When the county, city and the city library boards agreed to the merger earlier this year, they drafted a set of guidelines which dictate that in the absence of state funding, the three bodies would split transition costs.
But officials felt confident they wouldn't have to do that -- that the state request for funding would pass and be signed by the governor.
So the governor's veto is particularly troubling for the Minneapolis Library Board. It's already on shaky financial ground. Budget problems forced the library board to recently close three of its 15 branches.
"We've had a lot of tough moments so far. And here's another one," says Kit Hadley, director of the Minneapolis Public Library system.
Hadley says the majority of the transition funding was needed to pay for combining the two massive computer systems that each use to manage their collections. Hadley says talks have already begun to determine which items need to be paid for first, and which can wait.
"For the elected officials to make decisions, what we're trying to get them is a much more detailed sense of the timing of various expenditures," Hadley says. "And then the question will be, how can this possibly be funded? Are there things that can be phased in over a longer period of time? What are our options?"
The governor signed a bill that authorizes the merger, but in his veto message for the funding bill, he said the money should come from local sources.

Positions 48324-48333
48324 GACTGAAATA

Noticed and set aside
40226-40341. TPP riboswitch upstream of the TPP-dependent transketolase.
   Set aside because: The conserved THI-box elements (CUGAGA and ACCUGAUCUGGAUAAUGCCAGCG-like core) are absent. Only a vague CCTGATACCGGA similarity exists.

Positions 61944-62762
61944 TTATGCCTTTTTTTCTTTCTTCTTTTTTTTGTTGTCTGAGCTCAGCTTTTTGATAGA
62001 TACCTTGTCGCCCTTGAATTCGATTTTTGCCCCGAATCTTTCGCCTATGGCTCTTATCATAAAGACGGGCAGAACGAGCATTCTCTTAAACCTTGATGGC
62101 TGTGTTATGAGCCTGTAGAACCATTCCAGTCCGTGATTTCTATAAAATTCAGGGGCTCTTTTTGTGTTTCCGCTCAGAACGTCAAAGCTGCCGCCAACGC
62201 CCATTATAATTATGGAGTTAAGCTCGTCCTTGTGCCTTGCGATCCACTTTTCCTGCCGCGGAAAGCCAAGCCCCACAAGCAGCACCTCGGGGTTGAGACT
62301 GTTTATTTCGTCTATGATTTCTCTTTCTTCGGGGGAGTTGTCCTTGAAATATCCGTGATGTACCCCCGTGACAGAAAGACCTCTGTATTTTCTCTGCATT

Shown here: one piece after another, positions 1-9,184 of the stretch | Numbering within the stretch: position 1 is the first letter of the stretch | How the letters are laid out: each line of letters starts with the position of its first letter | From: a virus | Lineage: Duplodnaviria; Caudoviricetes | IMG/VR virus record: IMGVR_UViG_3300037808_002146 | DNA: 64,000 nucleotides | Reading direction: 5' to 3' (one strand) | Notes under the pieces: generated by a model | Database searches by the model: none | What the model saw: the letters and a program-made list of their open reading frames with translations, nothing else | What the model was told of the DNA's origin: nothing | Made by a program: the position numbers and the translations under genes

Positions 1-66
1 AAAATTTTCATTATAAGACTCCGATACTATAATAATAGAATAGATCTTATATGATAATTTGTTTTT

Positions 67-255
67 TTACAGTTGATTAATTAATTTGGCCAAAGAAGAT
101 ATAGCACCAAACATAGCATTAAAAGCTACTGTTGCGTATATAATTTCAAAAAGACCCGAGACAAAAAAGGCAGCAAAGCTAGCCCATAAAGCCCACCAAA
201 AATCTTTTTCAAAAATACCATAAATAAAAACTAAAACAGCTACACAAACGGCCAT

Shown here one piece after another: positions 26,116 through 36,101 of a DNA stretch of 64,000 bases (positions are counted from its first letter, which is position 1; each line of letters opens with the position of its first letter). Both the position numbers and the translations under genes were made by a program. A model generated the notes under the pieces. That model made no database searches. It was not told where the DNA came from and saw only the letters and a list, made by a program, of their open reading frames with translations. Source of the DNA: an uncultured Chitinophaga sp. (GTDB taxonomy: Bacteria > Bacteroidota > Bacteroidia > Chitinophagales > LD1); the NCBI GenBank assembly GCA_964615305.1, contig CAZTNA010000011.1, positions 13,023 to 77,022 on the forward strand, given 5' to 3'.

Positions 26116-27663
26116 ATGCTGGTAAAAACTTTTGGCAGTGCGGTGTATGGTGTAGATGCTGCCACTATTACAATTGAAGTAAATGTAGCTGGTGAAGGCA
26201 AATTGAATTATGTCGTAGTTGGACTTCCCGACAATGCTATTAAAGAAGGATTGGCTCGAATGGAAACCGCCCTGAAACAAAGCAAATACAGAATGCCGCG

Some, like Hennepin County Commissioner Peter McLaughlin, disagree. He argues the city and county library system is a statewide asset that deserves state financial support.
"Hennepin County and Minneapolis library systems have historically served the entire state of Minnesota," says McLaughlin. "It was very legitimate that the state ought to be helping with the one-time costs of a merger of those two systems, so there will be a strong resource at the center of the state."
McLaughlin and others say the merger should also have state support because it's an example of much needed government reform. They believe a unified system will be more efficient and stable than two separate ones.
Minneapolis Mayor R.T. Rybak has been critical of the governor's role in reducing state aid to cities. He says cities like Minneapolis have had to raise property taxes and cut other services in order to compensate. And Rybak the city's library system has also suffered.
Rybak didn't have details about how the city will help pay for the merger transition costs. But he says the city is committed to making the merger a reality.
"I think it will be extremely difficult, but that's my job," says Rybak. "That's what we've had to do since the governor became governor, which is find a way to get these things done with dramatically less help from the state."
Library officials say they hope to get a funding proposal in front of the Minneapolis City Council and the Hennepin County Board as soon as possible.